How Can You “Vaccinate” Your Nonprofit for Good Financial Health?

It’s no secret that the coronavirus pandemic has caused death and economic destruction around the world. The nonprofit sector has not been immune from the ravages of COVID-19.

While some charities have held their own when it comes to fundraising, or have even managed an uptick, others have experienced a downturn. If the economy doesn’t fully recover, and quickly, all organizations may find fundraising more difficult in the months and years ahead. With a corresponding drop in earned income, the financial health of charities is in danger.

Richard Radcliffe is the Founder of Radcliffe Consulting based in the UK. He recently wrote a passionate article explaining how charities can ensure their financial health and security in the years ahead. Because he is kind and cares deeply about the wellbeing of the third sector, Richard has given me permission to share his wisdom with you:

 

Legacies are the “vaccine” for good, long-term financial health for your nonprofit organization.

Legacies are a security blanket, a treasure trove to dip into to GROW or to protect your charity in times of emergency.

Individual giving does not build reserves.

Trusts and Foundations give for projects.

Statutory funding is project or service-based.

Corporate funds are largely restricted or for dual interest.

What is there NOT to like about legacies? The answer is simple: It is wanting money NOW – rather like a baby screaming to be fed NOW.

Mahatma Gandhi said, “The future depends on what you do today.” But legacies are not gained today or tomorrow. And bad leaders only think of today whilst in their seats of power.

Investing in legacies is like dieting: “Great idea but let’s leave it for another day.” And then a pandemic hits and all hell breaks out. Furloughed staff, redundancies, reduction in services.

Good leaders are visionaries who plan to fulfill their charity’s vision and mission AFTER their own lifetime as leaders.

Good leaders look at their charity’s accounts, the statement of financial activities, and the balance sheet and ask, “How can we secure success?”

Bad leaders look at their accounts and ask, “How can we get more money NOW?”

Sadly, short-termism often governs decision making.

The even more depressing fact is that so little money needs to be invested in “future financial health.” A modest investment today can yield a massive return tomorrow.

While I am thrilled that legacy giving has almost doubled globally in 15 years, we ain’t seen nothing yet.

As COVID-19 bites us more painfully, Will writing is going through the roof. Grab the moment now to secure your charity’s future beyond your lifetime.

Yes, I am frustrated, angry, and passionate, but the moment I lose these feelings is the moment to get the hell out of legacies.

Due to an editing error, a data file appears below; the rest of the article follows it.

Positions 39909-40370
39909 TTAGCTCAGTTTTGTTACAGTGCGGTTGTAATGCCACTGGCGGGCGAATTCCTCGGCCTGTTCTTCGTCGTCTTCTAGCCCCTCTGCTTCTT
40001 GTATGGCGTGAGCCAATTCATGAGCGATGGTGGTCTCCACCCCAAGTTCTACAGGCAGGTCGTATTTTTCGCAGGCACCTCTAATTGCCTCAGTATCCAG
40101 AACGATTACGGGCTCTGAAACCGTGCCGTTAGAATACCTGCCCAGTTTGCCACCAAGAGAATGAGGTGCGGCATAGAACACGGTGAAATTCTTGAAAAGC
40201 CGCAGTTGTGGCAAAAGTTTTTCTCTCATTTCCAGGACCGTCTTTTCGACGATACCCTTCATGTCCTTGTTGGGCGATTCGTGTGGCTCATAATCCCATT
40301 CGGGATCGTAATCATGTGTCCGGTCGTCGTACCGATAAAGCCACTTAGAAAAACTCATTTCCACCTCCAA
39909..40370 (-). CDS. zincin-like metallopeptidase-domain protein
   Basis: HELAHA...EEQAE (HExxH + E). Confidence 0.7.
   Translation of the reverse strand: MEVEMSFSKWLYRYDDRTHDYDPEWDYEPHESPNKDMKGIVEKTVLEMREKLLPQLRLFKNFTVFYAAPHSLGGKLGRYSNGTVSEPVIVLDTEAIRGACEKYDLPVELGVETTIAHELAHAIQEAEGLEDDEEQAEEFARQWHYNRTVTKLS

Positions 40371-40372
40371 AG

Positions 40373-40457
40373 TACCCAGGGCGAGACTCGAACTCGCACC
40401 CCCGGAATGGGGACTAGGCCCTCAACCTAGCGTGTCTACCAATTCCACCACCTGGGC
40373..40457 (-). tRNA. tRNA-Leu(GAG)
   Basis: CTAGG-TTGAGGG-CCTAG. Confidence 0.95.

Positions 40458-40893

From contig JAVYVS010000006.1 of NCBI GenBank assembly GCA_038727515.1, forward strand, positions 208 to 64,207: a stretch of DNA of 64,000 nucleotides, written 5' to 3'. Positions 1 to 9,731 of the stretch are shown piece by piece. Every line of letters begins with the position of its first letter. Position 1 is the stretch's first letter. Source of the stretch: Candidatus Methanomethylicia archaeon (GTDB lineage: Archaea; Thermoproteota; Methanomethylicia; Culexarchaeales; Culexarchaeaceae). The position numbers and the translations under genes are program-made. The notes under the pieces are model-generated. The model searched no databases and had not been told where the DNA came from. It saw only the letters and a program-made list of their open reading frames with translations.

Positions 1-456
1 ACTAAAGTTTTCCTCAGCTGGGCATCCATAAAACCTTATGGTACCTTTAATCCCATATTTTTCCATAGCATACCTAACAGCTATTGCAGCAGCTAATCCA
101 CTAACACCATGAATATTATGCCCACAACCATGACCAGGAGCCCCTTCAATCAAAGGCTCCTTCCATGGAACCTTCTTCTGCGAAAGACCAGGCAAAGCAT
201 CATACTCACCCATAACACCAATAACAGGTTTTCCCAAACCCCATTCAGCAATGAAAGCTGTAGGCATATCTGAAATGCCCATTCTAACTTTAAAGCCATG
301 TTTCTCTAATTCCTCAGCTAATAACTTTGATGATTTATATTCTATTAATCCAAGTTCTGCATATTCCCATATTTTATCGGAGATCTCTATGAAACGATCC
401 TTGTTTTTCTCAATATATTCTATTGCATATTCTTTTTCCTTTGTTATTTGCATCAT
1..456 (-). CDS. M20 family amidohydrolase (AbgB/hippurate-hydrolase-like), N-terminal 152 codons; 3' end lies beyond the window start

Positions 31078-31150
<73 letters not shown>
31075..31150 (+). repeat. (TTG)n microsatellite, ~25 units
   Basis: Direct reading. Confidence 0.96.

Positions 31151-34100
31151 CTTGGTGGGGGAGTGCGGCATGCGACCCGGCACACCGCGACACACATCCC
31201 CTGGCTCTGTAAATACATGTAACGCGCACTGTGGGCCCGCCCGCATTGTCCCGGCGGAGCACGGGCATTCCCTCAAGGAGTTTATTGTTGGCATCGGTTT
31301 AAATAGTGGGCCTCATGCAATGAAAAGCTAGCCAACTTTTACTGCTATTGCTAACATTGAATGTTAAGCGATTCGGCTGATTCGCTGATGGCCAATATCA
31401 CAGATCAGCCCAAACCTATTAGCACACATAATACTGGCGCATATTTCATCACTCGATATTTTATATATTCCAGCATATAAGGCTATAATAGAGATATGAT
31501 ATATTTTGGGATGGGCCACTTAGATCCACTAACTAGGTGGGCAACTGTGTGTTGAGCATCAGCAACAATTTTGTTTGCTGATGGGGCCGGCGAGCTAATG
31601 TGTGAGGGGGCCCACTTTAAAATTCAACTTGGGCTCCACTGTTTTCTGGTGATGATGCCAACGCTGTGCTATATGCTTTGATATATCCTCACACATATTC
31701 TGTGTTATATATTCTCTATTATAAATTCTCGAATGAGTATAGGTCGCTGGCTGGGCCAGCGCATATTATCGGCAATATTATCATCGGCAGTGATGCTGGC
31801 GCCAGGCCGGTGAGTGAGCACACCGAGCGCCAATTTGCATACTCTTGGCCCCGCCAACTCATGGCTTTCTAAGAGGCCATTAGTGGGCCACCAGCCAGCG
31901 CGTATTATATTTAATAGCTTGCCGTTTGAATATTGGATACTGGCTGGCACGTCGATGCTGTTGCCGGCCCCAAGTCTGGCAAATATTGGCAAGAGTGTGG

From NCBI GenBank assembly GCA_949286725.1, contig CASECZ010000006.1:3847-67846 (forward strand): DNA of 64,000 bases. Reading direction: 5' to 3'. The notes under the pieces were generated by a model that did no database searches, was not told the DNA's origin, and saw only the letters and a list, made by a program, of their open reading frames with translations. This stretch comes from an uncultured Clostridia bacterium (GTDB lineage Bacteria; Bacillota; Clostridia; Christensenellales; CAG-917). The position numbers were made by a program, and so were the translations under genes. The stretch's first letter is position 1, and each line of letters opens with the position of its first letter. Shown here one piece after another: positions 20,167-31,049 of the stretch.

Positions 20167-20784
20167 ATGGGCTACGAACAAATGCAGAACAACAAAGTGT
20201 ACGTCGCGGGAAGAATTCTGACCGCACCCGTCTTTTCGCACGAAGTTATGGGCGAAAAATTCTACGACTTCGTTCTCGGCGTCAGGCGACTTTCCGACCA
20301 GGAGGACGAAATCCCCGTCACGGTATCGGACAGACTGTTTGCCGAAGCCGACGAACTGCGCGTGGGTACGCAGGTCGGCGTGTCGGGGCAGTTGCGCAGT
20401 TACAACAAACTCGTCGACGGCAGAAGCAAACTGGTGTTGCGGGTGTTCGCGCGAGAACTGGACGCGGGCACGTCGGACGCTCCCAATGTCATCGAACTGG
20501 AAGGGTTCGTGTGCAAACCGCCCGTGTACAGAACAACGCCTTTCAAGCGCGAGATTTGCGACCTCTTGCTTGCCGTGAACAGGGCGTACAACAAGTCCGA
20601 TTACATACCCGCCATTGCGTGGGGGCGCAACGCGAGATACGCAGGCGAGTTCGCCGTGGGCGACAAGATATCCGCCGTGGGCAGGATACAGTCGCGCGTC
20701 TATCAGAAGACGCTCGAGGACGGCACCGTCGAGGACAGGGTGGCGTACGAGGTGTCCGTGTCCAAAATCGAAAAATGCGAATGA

Now, please grab the vaccine.

 

While we might not be able to cure charities of short-term thinking, the good news is that legacy giving is not the enemy of the short-term. Some charity leaders fear that legacy giving will divert philanthropy away from the annual fund. However, research proves that that is not the case. Not only will legacy donors continue to support their favorite charities on an annual basis, their support will actually increase once they have made their planned gift commitment. You can learn more here.

Some charity leaders have become paralyzed by the pandemic. They fear it is not a good time to pursue legacy giving. However, as Richard suggests, this is actually an excellent time to promote legacy giving provided that you approach people in the right way. You can learn more about how to do that by reading a free white paper on the topic that you can find here.

If you have concerns about the ethics of seeking legacy gifts during a pandemic or other emergency, Rogaré, the fundraising think tank, has published a white paper reviewing the issues involved and concluding that, done the right way, legacy gift promotion is ethical. You can download the free report here.

Legacy giving represents enormous potential for nonprofits. In the best of times, legacy gifts can allow charities to expand services today or endow the future. In hard times, legacy gifts can provide much-needed security. Organizations that invested in legacy giving years ago are much better off today than they otherwise would have been.

Just over a year ago, my aunt died. Shortly before her passing, she included a local, no-kill animal shelter in her estate plan. As a result, this small charity received a significant legacy gift just as the coronavirus pandemic was gaining traction. That gift helped ensure the health of that community-based organization as well as the cats and dogs it cares for.

Legacy giving can help ensure the health of your organization, too. If you want to learn how I can assist you with creating or growing a legacy-giving program, please contact me.

That’s what Michael Rosen and Richard Radcliffe say… What do you say?

 

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